July 19, 2018

IRS violence

The IRS May Want to Stock Up on Shotguns

The IRS is not the most popular government agency. This is not news. What is a developing problem is more and more people feel that reacting to the Service through with violence is somehow an acceptable option. Can we expect another lunatic to fly a plane into a building? Hard to say. But Joe Kristan did warn us about this.

And now the Treasury Inspector General has informed Tim Geithner that this will be one of the “challenges” the Service can expect in the new year:

In addition to safeguarding a vast amount of sensitive financial and personal data, the IRS must also protect approximately 100,000 employees and more than 700 facilities throughout the country. Attacks and threats against IRS employees and facilities have risen steadily in recent years.

The February 2010 attack on an IRS facility in Austin, Texas, is a stark reminder of the dangers that IRS employees face every day in trying to perform their jobs. Animosity towards the tax collection process is nothing new, but the Austin incident and other recent events point to a surge of hostility towards the Federal Government. According to the Anti-Defamation League, the militia movement has almost quadrupled in size in the past two years, growing to more than 200 groups across the country. The Southern Poverty Law Center has reported that anti-government and hate groups have grown from 149 groups in 2008 to 512 groups in 2009, a 244 percent increase. The ongoing public debate regarding the recently enacted health care legislation may also lead to increased threats against IRS employees and facilities, underscoring the need for continuing vigilance in the area of physical security.

It’s good to know that our country is filled with so many level-headed folks that creating hate groups has become a relatively popular thing to do.

Accounting News Roundup: Record Number of ‘Nonpayers’ of Income Tax in ’08; IRS Getting Used to Threats?; Donations for Chile Bill Passes House | 03.11.10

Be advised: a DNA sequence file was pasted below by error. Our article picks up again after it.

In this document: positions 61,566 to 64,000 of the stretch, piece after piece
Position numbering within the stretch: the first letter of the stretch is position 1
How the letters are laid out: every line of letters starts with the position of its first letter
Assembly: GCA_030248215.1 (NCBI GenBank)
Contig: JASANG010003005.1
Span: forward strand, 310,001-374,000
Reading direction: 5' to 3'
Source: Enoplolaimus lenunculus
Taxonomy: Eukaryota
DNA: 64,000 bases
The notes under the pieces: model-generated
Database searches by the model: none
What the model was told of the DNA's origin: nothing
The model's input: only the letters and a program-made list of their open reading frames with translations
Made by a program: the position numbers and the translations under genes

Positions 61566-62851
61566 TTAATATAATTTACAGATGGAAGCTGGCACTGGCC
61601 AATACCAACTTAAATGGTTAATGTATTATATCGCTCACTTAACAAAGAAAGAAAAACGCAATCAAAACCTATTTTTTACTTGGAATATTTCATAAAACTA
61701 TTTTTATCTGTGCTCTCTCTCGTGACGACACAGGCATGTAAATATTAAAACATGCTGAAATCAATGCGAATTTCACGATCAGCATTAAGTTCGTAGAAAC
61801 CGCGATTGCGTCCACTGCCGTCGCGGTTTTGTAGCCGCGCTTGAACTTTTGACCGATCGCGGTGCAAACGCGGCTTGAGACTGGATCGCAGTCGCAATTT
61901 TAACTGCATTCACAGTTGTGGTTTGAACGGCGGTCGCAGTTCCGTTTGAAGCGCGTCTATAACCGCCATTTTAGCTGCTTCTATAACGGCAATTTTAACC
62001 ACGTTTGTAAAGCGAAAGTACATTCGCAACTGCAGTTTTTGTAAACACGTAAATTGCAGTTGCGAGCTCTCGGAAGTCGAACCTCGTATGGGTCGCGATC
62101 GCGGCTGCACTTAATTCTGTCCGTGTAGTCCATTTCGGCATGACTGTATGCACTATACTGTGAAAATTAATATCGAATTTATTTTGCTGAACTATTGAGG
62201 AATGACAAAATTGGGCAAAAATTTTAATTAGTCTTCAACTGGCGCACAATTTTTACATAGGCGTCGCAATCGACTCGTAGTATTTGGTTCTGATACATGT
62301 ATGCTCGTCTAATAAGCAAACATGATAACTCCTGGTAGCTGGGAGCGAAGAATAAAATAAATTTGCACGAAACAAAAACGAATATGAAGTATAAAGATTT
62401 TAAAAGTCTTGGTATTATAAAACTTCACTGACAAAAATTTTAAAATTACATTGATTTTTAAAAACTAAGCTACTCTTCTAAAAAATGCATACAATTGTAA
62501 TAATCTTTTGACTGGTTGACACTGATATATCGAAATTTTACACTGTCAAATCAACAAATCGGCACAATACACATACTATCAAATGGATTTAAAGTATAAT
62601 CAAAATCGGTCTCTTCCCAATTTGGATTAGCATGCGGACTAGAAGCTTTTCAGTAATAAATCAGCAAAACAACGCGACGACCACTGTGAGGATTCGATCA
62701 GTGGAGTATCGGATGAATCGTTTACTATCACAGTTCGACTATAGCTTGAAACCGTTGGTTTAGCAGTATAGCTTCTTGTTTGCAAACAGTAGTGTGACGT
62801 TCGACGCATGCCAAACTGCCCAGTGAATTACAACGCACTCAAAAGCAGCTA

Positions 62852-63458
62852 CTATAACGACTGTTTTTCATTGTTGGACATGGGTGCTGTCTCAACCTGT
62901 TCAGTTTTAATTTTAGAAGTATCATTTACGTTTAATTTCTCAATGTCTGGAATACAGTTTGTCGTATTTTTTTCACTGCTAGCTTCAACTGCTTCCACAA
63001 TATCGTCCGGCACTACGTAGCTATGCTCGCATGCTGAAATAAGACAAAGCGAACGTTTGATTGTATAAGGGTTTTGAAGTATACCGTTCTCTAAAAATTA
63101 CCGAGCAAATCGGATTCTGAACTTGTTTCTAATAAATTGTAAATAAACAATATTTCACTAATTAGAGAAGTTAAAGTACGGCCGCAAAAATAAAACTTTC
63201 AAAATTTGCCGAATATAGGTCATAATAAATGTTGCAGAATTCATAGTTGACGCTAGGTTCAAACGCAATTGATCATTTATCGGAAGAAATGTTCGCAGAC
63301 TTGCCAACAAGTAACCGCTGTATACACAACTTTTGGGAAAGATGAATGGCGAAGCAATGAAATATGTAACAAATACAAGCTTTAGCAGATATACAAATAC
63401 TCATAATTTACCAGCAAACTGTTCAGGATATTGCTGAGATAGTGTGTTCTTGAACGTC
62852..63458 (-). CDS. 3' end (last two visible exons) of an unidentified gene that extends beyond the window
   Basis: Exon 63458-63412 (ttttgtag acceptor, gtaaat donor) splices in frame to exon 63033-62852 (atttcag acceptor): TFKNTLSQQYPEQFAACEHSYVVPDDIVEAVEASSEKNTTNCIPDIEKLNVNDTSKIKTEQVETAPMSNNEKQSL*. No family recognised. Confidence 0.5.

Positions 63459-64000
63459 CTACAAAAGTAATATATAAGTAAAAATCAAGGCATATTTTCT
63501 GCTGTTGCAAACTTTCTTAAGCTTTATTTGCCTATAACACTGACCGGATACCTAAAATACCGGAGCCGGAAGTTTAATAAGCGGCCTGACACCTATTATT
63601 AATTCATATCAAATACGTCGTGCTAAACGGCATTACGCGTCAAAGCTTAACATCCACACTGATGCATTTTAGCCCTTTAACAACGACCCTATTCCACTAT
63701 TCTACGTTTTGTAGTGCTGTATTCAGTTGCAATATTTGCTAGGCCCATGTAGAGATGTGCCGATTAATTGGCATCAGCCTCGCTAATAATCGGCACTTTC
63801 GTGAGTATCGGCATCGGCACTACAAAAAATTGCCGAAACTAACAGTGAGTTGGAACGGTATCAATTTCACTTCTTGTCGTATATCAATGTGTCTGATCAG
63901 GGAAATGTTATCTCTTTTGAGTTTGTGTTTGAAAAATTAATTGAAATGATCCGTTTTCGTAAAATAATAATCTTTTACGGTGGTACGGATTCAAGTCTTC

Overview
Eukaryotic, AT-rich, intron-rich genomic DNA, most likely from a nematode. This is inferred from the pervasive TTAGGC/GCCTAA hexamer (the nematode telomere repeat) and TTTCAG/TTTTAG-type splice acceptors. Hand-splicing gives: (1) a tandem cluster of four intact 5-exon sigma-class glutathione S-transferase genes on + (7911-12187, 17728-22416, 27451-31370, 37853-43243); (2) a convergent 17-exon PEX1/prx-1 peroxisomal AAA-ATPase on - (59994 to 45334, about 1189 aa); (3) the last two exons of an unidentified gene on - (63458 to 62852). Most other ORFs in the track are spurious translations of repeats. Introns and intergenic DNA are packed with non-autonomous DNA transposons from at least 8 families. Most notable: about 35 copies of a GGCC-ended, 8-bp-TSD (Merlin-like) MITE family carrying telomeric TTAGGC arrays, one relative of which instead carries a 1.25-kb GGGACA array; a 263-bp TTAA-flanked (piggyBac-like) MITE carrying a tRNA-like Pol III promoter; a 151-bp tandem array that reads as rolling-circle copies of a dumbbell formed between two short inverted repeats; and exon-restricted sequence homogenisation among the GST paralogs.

Record Numbers of People Paying No Income Tax; Over 50 Million “Nonpayers” Include Families Making over $50,000 [Tax Foundation via TaxProf Blog]
For all the bellyaching Americans do about taxes, a large portion of them have managed to turn “Tax Day into a payday.” What the hell does that mean? It means that a growing number of people are considered to be “nonpayers” or people that get back every dollar withheld on their paycheck.

Sounds great, right? It’s my money, F the government, etc, etc. Well, the Tax Foundation is a little concerned because as the federal budget continues to grow, the income tax system becomes a less effective method of financing expenditures:


“[R]ecently released IRS data for the 2008 tax year show that a record 51.6 million filers had no income tax obligation. That means more than 36 percent of all Americans who filed a tax return for 2008 were nonpayers, raising serious doubts about the ability of the income tax system to continue funding the federal government’s ballooning expenditures.”

The Foundation concludes that if the trend of credits continues, the more people will get used to the idea that their refund from the Feds is annual windfall rather than an even greater inefficient government. “As the number of refundable tax credits continues to grow, more and more tax filers are seeing the IRS as a source of income, not something to which taxes are paid.”

Eye Opener: Threats against IRS workers continue [Federal Eye/WaPo]
Despite so many people being “nonpayers” people still hate on the IRS, as we’ve covered. And actually, the IRS is okay with that. It’s expected:

“It would be a little naïve to think that we don’t get some threats over the course of doing business,” said IRS Communications Director Terry Lemons.

Perhaps it would be naïve but there seems to be shit going down every week. When does the ‘over the course of doing business’ become “day-to-day challenges that we deal with”?

House Passes Chile Earthquake Donations Bill [Web CPA]
Yesterday, the House approved the extension of the deadline for donations made to victims of the earthquake in Chile, to considerable less fanfare than the Haiti bill from back in January. Presumably, Congress is under the impression that voters aren’t that concerned about what goes on in the southern hemisphere, thus the need for grandstanding on this issue isn’t needed.

The bill, sponsored by new Ways & Means Chair Sander Levin (D-MI) and Dave Camp (R-MI), would allow donations made through April 15, 2010 to be included on your 2009 tax return.